February 23, 2020
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International Slipstream

Washington keeps the heat on Iraq; Nepal mulls over the perils of holding polls and Punjabis have it good in Canada.

International Slipstream
International Slipstream
"It’s not Schroeder and I on one side, and Bush and Blair on the other; it’s Bush and Blair on one side and all the others on the other side."
French President Jacques Chirac, on Washington’s attempt to rally its allies against Iraq

Pressure Tactics
Washignton’s adamant on war in the Gulf, and Iraq and Saddam Hussein could just do anything. Early last week, Iraq told the UN that it was willing to allow arms inspectors into the country without any conditions. Russia and China thought the turnabout was a victory for the international efforts to defuse the crisis. Said Russian foreign minister Igor Ivanov: "Now our task is to ensure that the inspectors can get to Iraq as soon as possible." But Washington wasn’t impressed, claiming it was Saddam’s famed diversonary tactics. And the US has now started shifting the goal post. "This is not a matter of arms inspectors," said a White House spokesman. "It’s about disarmament of Iraq’s weapons of mass destruction." Popular belief is that the UN, under US influence, would impose such humiliating conditions on Iraq that Saddam will ultimately throw his hands up. In then will come missiles and stealth bombers.

Bloody Reminder
Nepal’s mulling over the perils of holding the general election on November 13. The question is, can candidates venture deep into rural Nepal to campaign? Solicitous politicians are asking the question because their belief that the Maoists are on the retreat was belied last fortnight. Within 24 hours, more than 100 people were killed in two districts. Subsequently, Maoist supremo Prachanda offered a ceasefire. Kathmandu has yet to decide on its response, but no elections on November 13 could plunge the nation into a constitutional crisis. Yubaraj Ghimire in Kathmandu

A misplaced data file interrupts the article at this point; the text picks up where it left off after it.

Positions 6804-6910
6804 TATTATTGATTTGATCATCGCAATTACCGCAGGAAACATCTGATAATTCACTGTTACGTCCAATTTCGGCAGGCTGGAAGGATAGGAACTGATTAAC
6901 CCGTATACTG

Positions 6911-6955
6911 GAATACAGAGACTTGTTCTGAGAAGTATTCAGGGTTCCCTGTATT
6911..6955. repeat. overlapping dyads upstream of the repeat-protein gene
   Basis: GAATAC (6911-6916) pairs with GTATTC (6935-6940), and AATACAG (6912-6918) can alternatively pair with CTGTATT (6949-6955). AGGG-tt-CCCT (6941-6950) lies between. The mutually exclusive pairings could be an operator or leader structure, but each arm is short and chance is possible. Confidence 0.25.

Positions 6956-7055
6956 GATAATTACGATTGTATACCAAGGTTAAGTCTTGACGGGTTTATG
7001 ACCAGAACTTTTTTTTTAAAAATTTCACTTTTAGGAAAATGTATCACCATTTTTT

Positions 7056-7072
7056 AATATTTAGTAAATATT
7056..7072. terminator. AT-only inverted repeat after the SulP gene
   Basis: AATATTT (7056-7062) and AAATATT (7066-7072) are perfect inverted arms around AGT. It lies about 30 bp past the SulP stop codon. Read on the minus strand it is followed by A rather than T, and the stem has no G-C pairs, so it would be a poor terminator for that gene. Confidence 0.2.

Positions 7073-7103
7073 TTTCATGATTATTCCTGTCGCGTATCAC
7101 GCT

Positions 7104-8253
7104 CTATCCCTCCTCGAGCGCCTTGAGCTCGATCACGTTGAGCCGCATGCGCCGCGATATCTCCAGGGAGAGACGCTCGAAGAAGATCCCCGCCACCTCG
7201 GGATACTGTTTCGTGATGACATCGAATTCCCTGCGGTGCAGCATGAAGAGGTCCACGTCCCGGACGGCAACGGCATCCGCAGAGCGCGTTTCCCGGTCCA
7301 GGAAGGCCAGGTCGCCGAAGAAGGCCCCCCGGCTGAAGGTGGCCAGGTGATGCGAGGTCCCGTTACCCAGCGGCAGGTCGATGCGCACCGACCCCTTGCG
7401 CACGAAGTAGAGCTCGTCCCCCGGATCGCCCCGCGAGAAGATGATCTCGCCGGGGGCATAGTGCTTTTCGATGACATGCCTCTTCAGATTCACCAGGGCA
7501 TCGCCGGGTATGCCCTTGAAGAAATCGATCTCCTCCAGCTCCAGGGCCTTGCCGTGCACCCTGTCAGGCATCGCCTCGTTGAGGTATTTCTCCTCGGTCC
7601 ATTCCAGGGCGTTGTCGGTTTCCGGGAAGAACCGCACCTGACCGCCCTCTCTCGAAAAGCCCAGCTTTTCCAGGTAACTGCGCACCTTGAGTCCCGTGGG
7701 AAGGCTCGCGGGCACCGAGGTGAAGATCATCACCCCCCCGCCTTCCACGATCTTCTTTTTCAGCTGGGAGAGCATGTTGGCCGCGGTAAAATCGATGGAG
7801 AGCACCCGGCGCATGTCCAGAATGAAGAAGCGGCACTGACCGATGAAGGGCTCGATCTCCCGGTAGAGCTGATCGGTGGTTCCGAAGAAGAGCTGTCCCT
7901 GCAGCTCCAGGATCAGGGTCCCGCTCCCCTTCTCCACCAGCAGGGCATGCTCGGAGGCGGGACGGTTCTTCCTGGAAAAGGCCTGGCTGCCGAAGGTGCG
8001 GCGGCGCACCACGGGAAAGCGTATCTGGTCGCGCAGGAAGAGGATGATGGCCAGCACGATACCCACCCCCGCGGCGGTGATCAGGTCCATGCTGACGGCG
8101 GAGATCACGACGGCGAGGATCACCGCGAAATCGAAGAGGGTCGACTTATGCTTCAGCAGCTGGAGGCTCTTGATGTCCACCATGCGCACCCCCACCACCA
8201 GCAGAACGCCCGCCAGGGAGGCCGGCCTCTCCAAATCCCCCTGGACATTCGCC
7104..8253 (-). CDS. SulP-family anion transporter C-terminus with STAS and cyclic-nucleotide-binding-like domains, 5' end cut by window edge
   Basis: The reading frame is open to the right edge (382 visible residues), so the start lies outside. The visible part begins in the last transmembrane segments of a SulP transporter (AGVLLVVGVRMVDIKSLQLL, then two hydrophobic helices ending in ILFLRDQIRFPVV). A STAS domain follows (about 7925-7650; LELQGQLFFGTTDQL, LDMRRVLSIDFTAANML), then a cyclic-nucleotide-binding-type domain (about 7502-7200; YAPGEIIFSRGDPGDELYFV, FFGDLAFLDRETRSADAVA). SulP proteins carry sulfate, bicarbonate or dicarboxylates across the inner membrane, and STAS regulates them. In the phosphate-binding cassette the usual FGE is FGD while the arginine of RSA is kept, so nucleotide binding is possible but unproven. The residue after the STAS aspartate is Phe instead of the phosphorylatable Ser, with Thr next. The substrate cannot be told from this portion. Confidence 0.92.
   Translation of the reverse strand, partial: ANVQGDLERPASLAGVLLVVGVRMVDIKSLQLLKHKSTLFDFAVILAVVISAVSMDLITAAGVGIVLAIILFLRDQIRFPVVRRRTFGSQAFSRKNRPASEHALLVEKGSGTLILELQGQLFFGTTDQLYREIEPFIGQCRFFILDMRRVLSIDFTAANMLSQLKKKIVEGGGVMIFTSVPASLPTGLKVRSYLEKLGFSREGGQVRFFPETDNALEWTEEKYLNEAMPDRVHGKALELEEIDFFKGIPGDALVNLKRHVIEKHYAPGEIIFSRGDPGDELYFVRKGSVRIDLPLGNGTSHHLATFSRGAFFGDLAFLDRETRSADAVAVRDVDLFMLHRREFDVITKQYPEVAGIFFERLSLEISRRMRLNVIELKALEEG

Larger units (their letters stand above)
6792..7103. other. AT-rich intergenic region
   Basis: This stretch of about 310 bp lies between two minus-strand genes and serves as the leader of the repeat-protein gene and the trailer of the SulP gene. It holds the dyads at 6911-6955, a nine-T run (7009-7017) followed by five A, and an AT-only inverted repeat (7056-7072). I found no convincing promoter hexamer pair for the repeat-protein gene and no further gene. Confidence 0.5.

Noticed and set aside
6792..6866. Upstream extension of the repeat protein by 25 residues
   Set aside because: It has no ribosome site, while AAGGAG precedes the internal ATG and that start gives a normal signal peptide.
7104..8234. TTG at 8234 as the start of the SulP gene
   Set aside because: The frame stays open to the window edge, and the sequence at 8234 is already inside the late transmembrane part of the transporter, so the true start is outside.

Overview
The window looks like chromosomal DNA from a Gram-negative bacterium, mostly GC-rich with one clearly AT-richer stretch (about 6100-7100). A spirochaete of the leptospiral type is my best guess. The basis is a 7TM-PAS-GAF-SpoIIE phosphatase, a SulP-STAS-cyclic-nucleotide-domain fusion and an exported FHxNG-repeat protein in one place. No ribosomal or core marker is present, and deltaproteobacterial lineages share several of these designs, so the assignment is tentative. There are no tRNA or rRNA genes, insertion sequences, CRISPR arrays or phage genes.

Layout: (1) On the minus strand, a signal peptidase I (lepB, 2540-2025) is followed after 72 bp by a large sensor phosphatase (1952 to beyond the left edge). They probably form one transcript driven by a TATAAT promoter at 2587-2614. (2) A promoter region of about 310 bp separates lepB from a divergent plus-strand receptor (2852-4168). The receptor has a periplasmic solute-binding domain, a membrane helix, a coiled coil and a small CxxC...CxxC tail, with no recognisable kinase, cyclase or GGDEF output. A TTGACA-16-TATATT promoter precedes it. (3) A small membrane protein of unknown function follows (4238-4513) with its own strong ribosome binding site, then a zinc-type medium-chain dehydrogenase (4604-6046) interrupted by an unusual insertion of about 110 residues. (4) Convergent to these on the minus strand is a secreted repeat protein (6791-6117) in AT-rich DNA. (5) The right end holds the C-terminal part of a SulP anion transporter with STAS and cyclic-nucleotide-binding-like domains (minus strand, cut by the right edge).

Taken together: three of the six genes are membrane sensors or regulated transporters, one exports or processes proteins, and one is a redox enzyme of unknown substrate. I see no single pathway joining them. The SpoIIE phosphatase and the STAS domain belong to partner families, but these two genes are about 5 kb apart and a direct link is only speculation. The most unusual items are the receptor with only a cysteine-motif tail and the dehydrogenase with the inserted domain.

Apna Candidate?
Sonia Gandhi’s Italian blood raises the hackles of many in India. But the "apnas", or Punjabis, have it pretty good in Canada. Punjab-born Herb Dhaliwal, the first Sikh cabinet minister, is among the few considering contesting the Liberal leadership once prime minister Jean Chretien resigns in 2004. And his being a Sikh isn’t a disqualification—in fact his ethnicity is considered an advantage. For, political analysts feel that Sikhs, who constitute a majority of the 5,00,000 Indo-Canadians, could influence the next federal election. Dhaliwal might eventually trade his support for either the deputy PM or finance minister’s post. But the campaign has underlined Sikh voters’ clout, wooed as they are by two most important contenders, former finance minister Paul Martin and Allan Rock. The jury, though, is out on whether Indo-Canadians vote as a bloc or unanimously support Dhaliwal.

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